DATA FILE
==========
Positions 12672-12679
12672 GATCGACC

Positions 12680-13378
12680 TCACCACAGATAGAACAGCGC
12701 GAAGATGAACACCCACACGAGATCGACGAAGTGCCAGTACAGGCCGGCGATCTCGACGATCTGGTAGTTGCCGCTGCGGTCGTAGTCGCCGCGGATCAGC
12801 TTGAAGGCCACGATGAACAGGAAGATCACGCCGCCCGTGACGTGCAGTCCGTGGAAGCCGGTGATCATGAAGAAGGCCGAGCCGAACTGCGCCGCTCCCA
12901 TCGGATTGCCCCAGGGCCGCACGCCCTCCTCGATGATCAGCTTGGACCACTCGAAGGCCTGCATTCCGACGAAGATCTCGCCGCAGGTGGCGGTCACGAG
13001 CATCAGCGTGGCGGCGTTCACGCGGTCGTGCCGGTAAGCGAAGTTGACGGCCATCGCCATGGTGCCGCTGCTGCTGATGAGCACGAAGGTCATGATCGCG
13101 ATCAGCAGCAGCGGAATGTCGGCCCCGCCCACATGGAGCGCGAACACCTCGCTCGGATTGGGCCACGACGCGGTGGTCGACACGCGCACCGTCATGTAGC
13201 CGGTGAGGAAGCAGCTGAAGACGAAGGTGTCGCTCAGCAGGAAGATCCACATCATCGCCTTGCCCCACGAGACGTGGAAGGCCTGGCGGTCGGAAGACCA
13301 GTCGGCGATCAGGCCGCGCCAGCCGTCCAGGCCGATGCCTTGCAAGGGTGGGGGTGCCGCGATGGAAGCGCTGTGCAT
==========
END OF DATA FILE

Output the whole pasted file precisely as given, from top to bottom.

Positions 12672-12679
12672 GATCGACC

Positions 12680-13378
12680 TCACCACAGATAGAACAGCGC
12701 GAAGATGAACACCCACACGAGATCGACGAAGTGCCAGTACAGGCCGGCGATCTCGACGATCTGGTAGTTGCCGCTGCGGTCGTAGTCGCCGCGGATCAGC
12801 TTGAAGGCCACGATGAACAGGAAGATCACGCCGCCCGTGACGTGCAGTCCGTGGAAGCCGGTGATCATGAAGAAGGCCGAGCCGAACTGCGCCGCTCCCA
12901 TCGGATTGCCCCAGGGCCGCACGCCCTCCTCGATGATCAGCTTGGACCACTCGAAGGCCTGCATTCCGACGAAGATCTCGCCGCAGGTGGCGGTCACGAG
13001 CATCAGCGTGGCGGCGTTCACGCGGTCGTGCCGGTAAGCGAAGTTGACGGCCATCGCCATGGTGCCGCTGCTGCTGATGAGCACGAAGGTCATGATCGCG
13101 ATCAGCAGCAGCGGAATGTCGGCCCCGCCCACATGGAGCGCGAACACCTCGCTCGGATTGGGCCACGACGCGGTGGTCGACACGCGCACCGTCATGTAGC
13201 CGGTGAGGAAGCAGCTGAAGACGAAGGTGTCGCTCAGCAGGAAGATCCACATCATCGCCTTGCCCCACGAGACGTGGAAGGCCTGGCGGTCGGAAGACCA
13301 GTCGGCGATCAGGCCGCGCCAGCCGTCCAGGCCGATGCCTTGCAAGGGTGGGGGTGCCGCGATGGAAGCGCTGTGCAT